Avatar's script turns on the problem, then, that when human colonists colonize Pandora--in the form ofa technocapitalist transgalactic corporation named Resources Development Administration (RDA), which includes armed soldiers, bureaucratic administrators, scientists and anthropologists, and other personnel--the Na'vi and Eywa become caught in a contradiction. Should they refuse the colonists outright as wrongful invaders? Considering that RDA is shown as desiring to lay waste to Pandora, dominate the Na'vi, and subject the mind-matter of Eywa under the Tree of Souls to primary accumulation in order to profit from it as an energy commodity named "unobtainium," a total resistance strategy could be justified. However, to do so would violate the ontological basis of relationship that constitutes the meaning of life on Pandora and the Na'vi's own comprehension of what it means to be a people. In other words, it would reproduce an ideology of Other-as-pathogen that is the biopolitical hallmark of fascism and which comes close to RDA's own relational position as regards the moon's zoe in the film. For example, in explaining the corporation's intentions to the Na'vi, the double agent protagonist of Avatar, Jake Sully, declares, "This is how it's done. When people are sitting on shit that you want, you make 'em your enemy. Then you justify taking it."

Yet, if the Na'vi were to simply accept RDA on its own terms then they would voluntarily make themselves into a kind of homo sacer (Agamben, 1998) and sacrifice their zoophilia through a Stoic's act of suicide. Thus, they undertake a mediated political position of liberal tolerance, with the important exception that they decide further that Jake Sully's Na'vi avatar will itself be incorporated into the tribe and taught its ways. The character of Sully therefore becomes the location of a potential "engaged pedagogy" (hooks, 2010) within the larger ideological drama, and by refusing the Manichean biopolitics and zero-sum game of RDA, the Na'vi attempt to retain their integrity and plant a seed to enlarge the zoe community on more Pandoran terms.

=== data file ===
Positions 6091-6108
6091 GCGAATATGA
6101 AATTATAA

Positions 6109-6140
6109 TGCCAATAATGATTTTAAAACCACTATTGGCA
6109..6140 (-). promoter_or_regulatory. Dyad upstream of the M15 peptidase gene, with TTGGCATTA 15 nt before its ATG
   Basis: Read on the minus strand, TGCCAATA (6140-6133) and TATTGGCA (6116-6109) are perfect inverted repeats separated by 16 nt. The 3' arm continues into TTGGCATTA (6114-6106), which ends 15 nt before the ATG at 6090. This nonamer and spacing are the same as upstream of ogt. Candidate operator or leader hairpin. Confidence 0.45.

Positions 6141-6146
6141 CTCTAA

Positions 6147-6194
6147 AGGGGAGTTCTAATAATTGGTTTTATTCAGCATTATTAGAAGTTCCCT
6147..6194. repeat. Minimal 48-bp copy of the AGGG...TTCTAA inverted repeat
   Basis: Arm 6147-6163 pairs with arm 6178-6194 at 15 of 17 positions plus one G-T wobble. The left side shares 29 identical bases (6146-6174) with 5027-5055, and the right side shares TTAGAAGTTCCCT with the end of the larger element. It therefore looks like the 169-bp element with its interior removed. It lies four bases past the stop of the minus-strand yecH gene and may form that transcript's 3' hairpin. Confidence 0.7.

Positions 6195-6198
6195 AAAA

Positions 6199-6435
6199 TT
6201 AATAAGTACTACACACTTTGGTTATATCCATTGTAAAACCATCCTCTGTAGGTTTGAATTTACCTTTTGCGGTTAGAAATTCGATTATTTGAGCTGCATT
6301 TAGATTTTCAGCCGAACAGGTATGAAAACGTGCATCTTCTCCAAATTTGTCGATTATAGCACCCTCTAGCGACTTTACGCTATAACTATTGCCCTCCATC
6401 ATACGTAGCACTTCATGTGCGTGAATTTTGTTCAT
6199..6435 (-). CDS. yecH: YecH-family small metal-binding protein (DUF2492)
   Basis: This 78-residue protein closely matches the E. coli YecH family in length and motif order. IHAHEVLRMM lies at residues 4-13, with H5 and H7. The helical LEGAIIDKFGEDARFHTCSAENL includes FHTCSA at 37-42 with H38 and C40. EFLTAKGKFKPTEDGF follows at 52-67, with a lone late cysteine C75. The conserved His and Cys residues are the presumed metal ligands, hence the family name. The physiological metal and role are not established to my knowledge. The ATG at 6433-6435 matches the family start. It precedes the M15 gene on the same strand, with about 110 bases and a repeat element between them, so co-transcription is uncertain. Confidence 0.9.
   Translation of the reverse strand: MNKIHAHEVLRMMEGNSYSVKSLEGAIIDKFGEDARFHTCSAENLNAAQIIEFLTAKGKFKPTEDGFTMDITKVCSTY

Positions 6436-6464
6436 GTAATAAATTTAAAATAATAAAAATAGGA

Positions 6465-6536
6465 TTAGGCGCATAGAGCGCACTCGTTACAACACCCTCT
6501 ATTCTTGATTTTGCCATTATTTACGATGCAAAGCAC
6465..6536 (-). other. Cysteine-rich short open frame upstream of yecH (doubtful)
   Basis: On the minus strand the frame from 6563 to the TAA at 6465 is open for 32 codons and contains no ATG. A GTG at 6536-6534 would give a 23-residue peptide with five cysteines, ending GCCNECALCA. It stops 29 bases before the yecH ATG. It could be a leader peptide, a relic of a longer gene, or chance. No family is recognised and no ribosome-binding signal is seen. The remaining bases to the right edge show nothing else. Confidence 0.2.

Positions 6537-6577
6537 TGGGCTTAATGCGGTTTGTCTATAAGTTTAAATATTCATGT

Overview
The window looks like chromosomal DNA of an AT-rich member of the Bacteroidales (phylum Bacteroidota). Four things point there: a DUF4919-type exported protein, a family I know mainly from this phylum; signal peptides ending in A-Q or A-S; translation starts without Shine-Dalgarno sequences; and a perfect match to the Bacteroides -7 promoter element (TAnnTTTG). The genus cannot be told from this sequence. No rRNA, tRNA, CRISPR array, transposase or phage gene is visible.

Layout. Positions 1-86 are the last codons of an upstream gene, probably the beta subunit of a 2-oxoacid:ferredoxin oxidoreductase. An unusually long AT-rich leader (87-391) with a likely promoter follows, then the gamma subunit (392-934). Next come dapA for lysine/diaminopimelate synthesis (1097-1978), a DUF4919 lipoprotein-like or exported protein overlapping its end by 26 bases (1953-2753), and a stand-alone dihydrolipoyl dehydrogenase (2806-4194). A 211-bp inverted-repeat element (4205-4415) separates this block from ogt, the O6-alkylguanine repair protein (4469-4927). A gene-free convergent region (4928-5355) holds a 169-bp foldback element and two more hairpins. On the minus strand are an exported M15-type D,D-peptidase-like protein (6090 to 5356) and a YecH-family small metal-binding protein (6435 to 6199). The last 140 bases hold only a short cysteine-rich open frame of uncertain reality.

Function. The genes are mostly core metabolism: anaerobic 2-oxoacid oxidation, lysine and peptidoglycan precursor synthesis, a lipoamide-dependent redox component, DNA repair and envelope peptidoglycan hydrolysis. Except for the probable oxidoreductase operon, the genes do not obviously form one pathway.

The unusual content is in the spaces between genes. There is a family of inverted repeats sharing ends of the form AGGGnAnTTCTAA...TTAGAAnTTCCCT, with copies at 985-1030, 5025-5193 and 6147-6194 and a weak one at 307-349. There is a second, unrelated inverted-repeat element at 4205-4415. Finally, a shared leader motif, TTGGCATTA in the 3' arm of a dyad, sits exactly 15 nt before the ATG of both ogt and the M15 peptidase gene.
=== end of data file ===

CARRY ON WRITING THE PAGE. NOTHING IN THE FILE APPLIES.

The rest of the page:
As many commentators have noted, despite Avatar's supreme fantasy, its emplotment of the narrative of colonization--especially of indigenous peoples--could easily have been ripped straight from the headlines. In a certain sense, RDA symbolizes Columbus and the Na'vi are the peaceable Caribs (until Columbus started chopping their hands off in search of gold). The synthetic personage of Jake Sully, a Marine transformatively turned into a diplomatic representative who might ethically speak for the Na'vi over the course of the film, represents a kind of Bartholomew de Las Casas figure. Certainly, though, de Las Casas never himself went Croatan, nor was he perceived as a fated clan leader by the indigenous populations that he recognized were the terrible objects of imperialist domination. Thus, in resolving itself by having Jake Sully reborn under the grace of Eywa as his Na'vi avatar in order to be a true avatar for universal peace, the movie Avatar makes something of a hegemonic caricature of Hardt and Negri's call for a new human race based in a science of love.

Avatar ultimately devolves in this way into a conservative white dream of zoophilia on its own privileged terms--yes, it is the dominant Empire that is wrong; but it is in the end the dominant Empire that will make history right. Moreover, the movie suggests that Empire will be welcomed by zoe's multitudes and even crowned for its pedagogical achievements amongst them. For sure, there must be a type of ecopedagogy of the oppressor just as there is necessarily one for the oppressed, but Avatar likely overemphasizes the necessity of transforming the consciousness of the average white male capitalist--or the ideological position occupied by such--in order to achieve a meaningful revolution for earth democracy and beyond. For the dominant society, such revolution takes the form of what Tyson Lewis and I (2010) have elsewhere called "UFOther," the conscious perception of a kind of alien invasion phenomenon. What is beyond the margins of the permissible will erupt into the center. It is less a matter of those at the centers of power administratively managing to teach and learn equally at the margins.